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Almond Bread - Benoit Mandelbrot

"Mandelbrot attended the Lycée Rolin in Paris, but was not a good student; it was said that he never learned the alphabet (he could never use a telephone directory, for example), nor his multiplication tables past five.
Despite his poor performance at school, he found that he had a quite extraordinary ability to "visualise" mathematical questions and solve problems with leaps of geometric intuition rather than the "proper" established techniques of strict logical analysis. "
From www.telegraph.co.uk

Benoit Mandelbrot

Benoit Mandelbrot, who died on October 14 aged 85, was largely responsible for developing the discipline of fractal geometry – the study of rough or fragmented geometric shapes or processes that have similar properties at all levels of magnification or across all times.

In a seminal essay entitled How Long Is the Coast of Britain? (1967), Mandelbrot showed that the answer to that question depends on the scale at which one measures it: the coastline grows longer as one takes into account first every bay or inlet, then every stone, then every grain of sand.
First in isolated papers and lectures, then in The Fractal Geometry of Nature (1982), which has sold more copies than any other book of advanced mathematics, Mandelbrot argued that most traditional mathematical and classical geometric models were ill-suited to natural forms and processes. "Clouds are not spheres, mountains are not cones, coastlines are not circles, and bark is not smooth, nor does lightning travel in a straight line," he wrote.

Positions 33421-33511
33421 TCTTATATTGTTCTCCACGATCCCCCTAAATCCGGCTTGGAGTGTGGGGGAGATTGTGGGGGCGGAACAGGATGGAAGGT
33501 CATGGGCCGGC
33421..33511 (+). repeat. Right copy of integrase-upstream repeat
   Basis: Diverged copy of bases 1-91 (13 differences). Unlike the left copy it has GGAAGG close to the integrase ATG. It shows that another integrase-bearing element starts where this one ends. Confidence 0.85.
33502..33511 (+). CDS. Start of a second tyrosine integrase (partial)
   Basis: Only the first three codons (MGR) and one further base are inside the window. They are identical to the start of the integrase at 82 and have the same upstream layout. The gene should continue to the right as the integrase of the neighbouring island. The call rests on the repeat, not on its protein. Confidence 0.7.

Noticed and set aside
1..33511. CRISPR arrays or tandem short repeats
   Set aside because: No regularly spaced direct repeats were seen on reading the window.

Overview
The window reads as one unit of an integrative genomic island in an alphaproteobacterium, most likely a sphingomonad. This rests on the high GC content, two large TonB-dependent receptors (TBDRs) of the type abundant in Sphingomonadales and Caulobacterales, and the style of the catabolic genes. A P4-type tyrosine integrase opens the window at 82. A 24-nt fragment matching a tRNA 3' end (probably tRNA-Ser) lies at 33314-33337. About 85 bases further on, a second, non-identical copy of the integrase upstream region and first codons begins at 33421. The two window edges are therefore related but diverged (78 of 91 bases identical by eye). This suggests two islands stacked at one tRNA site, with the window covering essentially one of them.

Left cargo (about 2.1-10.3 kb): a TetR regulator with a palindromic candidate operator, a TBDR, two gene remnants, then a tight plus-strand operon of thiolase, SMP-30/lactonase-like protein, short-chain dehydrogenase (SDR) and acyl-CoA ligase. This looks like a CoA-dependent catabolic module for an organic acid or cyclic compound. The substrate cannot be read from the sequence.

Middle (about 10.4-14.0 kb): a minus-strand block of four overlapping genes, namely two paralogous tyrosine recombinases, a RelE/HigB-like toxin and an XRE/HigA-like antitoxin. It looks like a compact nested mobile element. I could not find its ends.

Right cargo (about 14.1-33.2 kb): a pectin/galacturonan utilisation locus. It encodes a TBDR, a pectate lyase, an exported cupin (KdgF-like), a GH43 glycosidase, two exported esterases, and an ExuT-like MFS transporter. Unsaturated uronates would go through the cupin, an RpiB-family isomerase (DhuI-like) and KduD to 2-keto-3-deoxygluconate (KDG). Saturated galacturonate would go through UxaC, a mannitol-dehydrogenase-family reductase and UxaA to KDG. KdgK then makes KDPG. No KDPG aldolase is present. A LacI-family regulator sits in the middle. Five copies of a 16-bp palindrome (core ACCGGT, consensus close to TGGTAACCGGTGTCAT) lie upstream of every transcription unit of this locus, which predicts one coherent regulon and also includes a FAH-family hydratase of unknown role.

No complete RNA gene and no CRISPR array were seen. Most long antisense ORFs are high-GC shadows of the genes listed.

Benoit B Mandelbrot (he awarded himself a middle initial, although it stood for nothing) was born on November 20 1924 in Warsaw, Poland, into a family of Lithuanian Jewish extraction. His father made his living selling clothes while his mother was a doctor, but the family had a strong academic tradition and, as a boy, Mandelbrot was introduced to mathematics by two uncles.
In 1936 Mandelbrot's family emigrated to France where one uncle, Szolem Mandelbrot, a Professor of Mathematics at the Collège de France, took responsibility for the boy's education. Mandelbrot attended the Lycée Rolin in Paris, but was not a good student; it was said that he never learned the alphabet (he could never use a telephone directory, for example), nor his multiplication tables past five.
Despite his poor performance at school, he found that he had a quite extraordinary ability to "visualise" mathematical questions and solve problems with leaps of geometric intuition rather than the "proper" established techniques of strict logical analysis. After the war he passed the entrance exams for the École Polytechnique, achieving the highest grade in Algebra by "translating the questions mentally into pictures".
Read more at www.telegraph.co.uk

Comments

  1. I was rather saddened to learn this the other day, I must admit. Fractal geometry changed my life. Well, it changed everyone's life, but I was personally affected, too.

    ReplyDelete
  2. I knew nothing about his background before I read this article.

    The way he was able to move forward despite the system is inspiring to me - the fact that he looked at things in a 'different' way - the fact that he was independent of mind enough to do that - it's great.

    I am curious when you say that fractal geometry changed your life and that you were personally affected...

    ReplyDelete

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